Nobody likes jargon. Well, other than maybe a few consultants! But for some words, there’s just no better alternative to describe the situation. Its like the German word ‘schadenfreude’. Long word? Yes. Can it be described by a shorter word? No.
The word we are talking about is Professionalization (a whopping 19 letters!). So, what’s this long word all about? Rather than getting into a definition, let’s look at 5 symptoms that indicate its absence.
Symptom 1: Only you know your strategy
A successful strategy needs to be propagated. Employees need to understand the ‘why’ of their work and its fit with the big picture. Low clarity on strategy amongst employees leads to frustration. You are frustrated because you expect more. Employees, since they don’t understand what a better job means!
Symptom 2: You are indispensable.
All founders have a significant emotional investment in their business. Being too attached means that the founder is involved in every activity. And nobody, in their view, can do as good a job as them. They are indispensable (see more in this article). Indispensability limits growth. Significantly!
Symptom 3: Employees are irreplaceable
You have an employee performing to expectations. His job consists of routine tasks which are considered simple. He resigns after 10 years of service. You replace him. The new employee is unable to efficiently perform the same ‘simple’tasks. The tasks suddenly seem complex.
Symptom 4: You have generalists
Some employees perform multiple roles. Problem in sales? That person will solve it. Problem in IT? That person will solve it. These are typically long-serving employees who have earned your trust. While it’s great to have them, it impacts business. And while it works when your business was smaller, specialists are required with growth. Besides, generalists are bad for organizational morale.
Symptom 5: Employees roles are hazy
Employees can’t perform with unclear roles. Often, a founder feels that role definitions are clear. Sadly, in most cases, employees disagree. For a leader, one key concern in clear job roles is that employee count will increase. With a clear job role, employees would push back on doing those extra pieces of work. That’s partly true. Yet, its more efficient having 1 employee handling 1 discrete task rather than multiple employee handling multiple overlapping tasks.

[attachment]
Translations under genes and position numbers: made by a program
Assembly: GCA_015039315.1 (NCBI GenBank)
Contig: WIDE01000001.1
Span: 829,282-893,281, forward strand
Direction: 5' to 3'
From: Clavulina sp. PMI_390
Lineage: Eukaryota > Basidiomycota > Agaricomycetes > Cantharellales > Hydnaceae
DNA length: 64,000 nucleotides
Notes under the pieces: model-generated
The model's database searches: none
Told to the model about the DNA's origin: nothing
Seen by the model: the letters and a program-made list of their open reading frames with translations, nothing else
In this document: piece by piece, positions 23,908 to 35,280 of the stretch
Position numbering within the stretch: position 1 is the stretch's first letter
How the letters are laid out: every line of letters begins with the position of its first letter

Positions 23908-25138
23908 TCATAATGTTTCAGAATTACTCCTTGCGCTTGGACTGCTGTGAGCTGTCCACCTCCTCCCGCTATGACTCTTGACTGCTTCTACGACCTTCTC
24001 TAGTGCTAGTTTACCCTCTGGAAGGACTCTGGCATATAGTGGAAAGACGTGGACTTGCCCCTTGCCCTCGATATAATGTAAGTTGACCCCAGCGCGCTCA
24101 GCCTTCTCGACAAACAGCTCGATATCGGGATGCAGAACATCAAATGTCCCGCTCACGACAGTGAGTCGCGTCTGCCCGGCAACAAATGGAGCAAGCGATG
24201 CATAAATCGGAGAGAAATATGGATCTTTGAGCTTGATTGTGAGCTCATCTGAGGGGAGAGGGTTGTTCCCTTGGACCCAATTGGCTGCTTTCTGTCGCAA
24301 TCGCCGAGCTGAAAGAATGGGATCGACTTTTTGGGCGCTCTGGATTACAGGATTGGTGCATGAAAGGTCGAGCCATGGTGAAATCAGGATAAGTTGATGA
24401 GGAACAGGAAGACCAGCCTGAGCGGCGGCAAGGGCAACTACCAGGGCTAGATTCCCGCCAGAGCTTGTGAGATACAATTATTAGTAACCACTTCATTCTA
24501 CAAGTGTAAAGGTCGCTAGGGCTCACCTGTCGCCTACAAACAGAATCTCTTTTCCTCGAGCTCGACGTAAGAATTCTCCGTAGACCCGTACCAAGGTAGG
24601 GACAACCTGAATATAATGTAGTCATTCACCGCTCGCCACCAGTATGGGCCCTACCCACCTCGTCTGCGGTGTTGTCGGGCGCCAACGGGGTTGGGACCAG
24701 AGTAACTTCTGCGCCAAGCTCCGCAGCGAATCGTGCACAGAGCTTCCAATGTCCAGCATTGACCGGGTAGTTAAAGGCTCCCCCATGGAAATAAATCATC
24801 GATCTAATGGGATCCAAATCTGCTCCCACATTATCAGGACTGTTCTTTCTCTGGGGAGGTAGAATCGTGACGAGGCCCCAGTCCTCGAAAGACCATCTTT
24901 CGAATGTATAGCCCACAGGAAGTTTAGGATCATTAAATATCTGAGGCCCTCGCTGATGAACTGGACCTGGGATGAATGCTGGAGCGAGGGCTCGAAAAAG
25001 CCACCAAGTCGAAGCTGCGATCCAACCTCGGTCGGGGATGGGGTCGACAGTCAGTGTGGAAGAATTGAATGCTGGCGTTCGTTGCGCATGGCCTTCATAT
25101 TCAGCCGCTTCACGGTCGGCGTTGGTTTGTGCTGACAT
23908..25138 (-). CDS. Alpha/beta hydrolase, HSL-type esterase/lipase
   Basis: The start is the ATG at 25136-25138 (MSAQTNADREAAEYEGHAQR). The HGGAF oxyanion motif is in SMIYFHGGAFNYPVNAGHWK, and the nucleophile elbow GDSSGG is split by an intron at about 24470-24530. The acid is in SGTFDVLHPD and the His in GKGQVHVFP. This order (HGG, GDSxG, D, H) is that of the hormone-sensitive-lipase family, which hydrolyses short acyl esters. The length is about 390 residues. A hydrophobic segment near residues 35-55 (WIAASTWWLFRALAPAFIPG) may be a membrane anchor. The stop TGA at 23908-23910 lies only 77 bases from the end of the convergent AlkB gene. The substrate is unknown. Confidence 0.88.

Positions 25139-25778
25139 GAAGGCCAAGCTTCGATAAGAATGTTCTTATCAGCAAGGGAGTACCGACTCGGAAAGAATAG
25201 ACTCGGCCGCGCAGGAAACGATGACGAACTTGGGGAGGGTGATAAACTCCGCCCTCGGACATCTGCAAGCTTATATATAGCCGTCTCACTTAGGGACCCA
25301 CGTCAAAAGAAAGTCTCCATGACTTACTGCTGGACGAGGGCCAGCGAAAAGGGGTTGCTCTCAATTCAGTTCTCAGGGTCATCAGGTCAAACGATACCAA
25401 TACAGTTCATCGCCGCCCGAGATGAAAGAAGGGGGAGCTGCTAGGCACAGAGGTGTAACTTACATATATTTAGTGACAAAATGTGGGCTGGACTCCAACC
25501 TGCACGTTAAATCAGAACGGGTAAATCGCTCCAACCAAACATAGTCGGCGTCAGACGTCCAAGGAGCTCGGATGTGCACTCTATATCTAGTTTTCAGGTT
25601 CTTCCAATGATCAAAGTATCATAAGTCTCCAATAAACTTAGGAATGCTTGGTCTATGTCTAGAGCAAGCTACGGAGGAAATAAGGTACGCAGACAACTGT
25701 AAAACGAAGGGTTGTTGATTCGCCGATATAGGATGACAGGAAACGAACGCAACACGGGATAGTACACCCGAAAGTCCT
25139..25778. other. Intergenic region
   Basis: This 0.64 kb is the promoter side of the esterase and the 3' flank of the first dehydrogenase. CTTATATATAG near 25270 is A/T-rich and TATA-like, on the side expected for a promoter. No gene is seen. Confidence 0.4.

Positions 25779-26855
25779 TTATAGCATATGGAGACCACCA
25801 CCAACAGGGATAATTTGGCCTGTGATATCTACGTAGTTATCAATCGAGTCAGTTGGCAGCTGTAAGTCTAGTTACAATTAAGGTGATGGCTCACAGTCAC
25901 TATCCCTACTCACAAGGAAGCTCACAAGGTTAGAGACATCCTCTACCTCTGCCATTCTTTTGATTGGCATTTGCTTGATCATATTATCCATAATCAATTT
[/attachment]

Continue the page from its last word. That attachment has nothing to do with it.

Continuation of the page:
At what scale should you start professionalizing?
Dunbar’s number suggests that 150 is the connection limit we can make before communication breakdown. Normally associated with groups in society, the same principles apply in business. Till 150 employees, you and your employees might effectively cooperate. Even without a strong professional environment. More than that, weird stuff starts happening.
That doesn’t mean you start worrying about professionalization at Employee No. 149. To be professionalized when that magic number is reached, you need to start earlier. If you are a high growth company or are expecting high growth in the near term, a good number is the 30-50 employee mark. Do it in a phased manner, so that when you hit 150, you are substantially professionalized.
How do you professionalize?
There are 3 steps.
Step 1: Your strategic plan.
Your Strategic Plan is the basic building block for professionalization. It makes it clear as to which systems and processes need to be tweaked. A clear strategic plan is key to attracting the right professionals. And specialist professionals are key to professionalizing your organization.
Step 2: Process Improvement.
Broken and non-existent processes lead to sudden fires. When a new employee joins, when a key customer has an issue, when a critical component does not get procured on time. In other words, unnecessary stress for you and your employees! Read more about Process Improvement here.
Step 3: Organization structure
This is critical! Basis your Strategic Plan put together all outcomes of your organization. Assign each of these outcomes to various functions. Once done, further break down into key activities for each function. Based on the activities, decide on staffing required in each function. That will give you an organizational chart. Then for each of your employees prepare job descriptions. And make sure you have professionals in each of the key roles. This is a lot of work! But its well worth it.
To summarise, professionalization is a major change in an organization. You, as the leader, are the most important part of the change. If you are fully committed to professionalization, your employees will know. And it will be that much easier for change to happen.
What’s your experience with Professionalization? Or have you come across a longer word of relevance to family businesses? Comment below or write to / call me on firstname.lastname@example.org or +91-9322737127